Center for Biological Diversity

The Global Warming and Endangered Species Initiative

PARTNERS

Arkansas Fly Fishers

California Trout

Center for Native Ecosystems

Citizens for Pennsylvania’s Future

Conservation Northwest

Friends of the Clearwater

RESTORE: The North Woods

Save the Manatee Club

BACKGROUND

The Endangered Species Act has been a tremendous success, rescuing 99% of protected species from extinction and putting the vast majority of them on the road to recovery. The Act promises to be our most powerful and effective tool for protecting imperiled species during a time of new challenges, from global warming to continuing habitat loss.

However, over the last six years the Bush administration has stalled the Act’s progress through poor implementation and squandered multiple millions of taxpayer dollars on federal projects that make global warming problems worse and significantly harm America’s wildlife and habitat.

Amidst growing evidence that many Bush administration environmental officials, particularly at the U.S. Department of the Interior, have been involved in financial or scientific corruption scandals, there is also concern that instead of cooperating with Congress over the next two years, the administration will use its regulatory powers to weaken many biodiversity-related protections.

On February 1, 2007, the Center for Biological Diversity and allied groups from around the country filed a petition under the Administrative Procedure Act to press the administration to adopt new regulations that would improve funding and implementation of the Endangered Species Act, address global warming, and safeguard many scientific decisions from political interference.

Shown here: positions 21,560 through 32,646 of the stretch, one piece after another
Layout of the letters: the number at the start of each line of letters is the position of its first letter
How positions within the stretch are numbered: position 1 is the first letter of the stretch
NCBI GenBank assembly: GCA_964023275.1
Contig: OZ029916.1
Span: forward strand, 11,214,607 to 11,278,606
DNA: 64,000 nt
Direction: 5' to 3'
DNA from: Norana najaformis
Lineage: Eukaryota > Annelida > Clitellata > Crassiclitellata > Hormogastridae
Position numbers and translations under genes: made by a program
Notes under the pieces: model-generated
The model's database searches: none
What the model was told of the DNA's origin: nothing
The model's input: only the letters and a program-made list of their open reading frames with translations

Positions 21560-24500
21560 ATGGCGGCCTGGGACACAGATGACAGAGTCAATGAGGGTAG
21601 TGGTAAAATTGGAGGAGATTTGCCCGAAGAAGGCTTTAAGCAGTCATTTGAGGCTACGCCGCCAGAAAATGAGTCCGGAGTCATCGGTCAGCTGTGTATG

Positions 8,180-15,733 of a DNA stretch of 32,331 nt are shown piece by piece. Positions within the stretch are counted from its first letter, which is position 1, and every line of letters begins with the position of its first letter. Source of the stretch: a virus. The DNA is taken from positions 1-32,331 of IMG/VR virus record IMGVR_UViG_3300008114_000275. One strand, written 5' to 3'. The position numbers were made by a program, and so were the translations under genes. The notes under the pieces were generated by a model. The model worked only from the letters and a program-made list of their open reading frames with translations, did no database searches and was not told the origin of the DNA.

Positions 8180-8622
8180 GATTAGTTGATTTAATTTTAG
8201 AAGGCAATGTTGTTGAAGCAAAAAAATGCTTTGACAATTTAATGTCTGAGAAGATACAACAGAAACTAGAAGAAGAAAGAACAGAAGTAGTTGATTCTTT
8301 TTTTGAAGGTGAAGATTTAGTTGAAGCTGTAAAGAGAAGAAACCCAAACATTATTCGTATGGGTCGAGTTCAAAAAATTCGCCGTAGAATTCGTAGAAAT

Whooping Crane, Robin Silver photo

The Center for Biological Diversity is pushing the Bush administration to change course and do better at protecting endangered species from global warming, habitat loss, and other threats.

 

On February 1, 2007, the Center filed a legal petition under the Administrative Procedure Act. This petition, the Global Warming and Endangered Species Initiative, asks the administration to take all possible legally authorized action to counteract global warming and other powerful forces driving species extinct. In the Initiative, the Center was joined by a diverse group of conservation, scientific and sportsmen’s groups from around the country who share our concern that global warming and habitat loss constitute a critical danger to our natural heritage.

The Global Warming and Endangered Species Initiative asks the administration to adopt new regulations that would:

  • Tackle the global warming threat.
    More than a million species may be at risk of future extinction due to global warming, and we’re already seeing the first extinctions. Though the Bush administration has denied and delayed action on global warming, its own government scientists have begun to recognize the potential impact on endangered species. The federal government must be required to address the global warming challenge in endangered-species recovery plans. It must also consider the effects of its actions—including those that will increase greenhouse gas emissions—on endangered species.
  • Put the focus on endangered species recovery.
    Species covered by legally approved recovery plans are more likely to improve, and implementing the actions in recovery plans has measurable benefits. Yet the administration has drastically scaled back recovery plan efforts during the last six years, and the lack of specific timelines for the development and adoption of recovery plans means that more than 199 species have been listed for over three years and still lack recovery plans. The goals and actions laid out in legally approved recovery plans must be implemented, and federal agencies must ensure that their actions do not hinder endangered species recovery.
  • Protect the habitat species need to recover.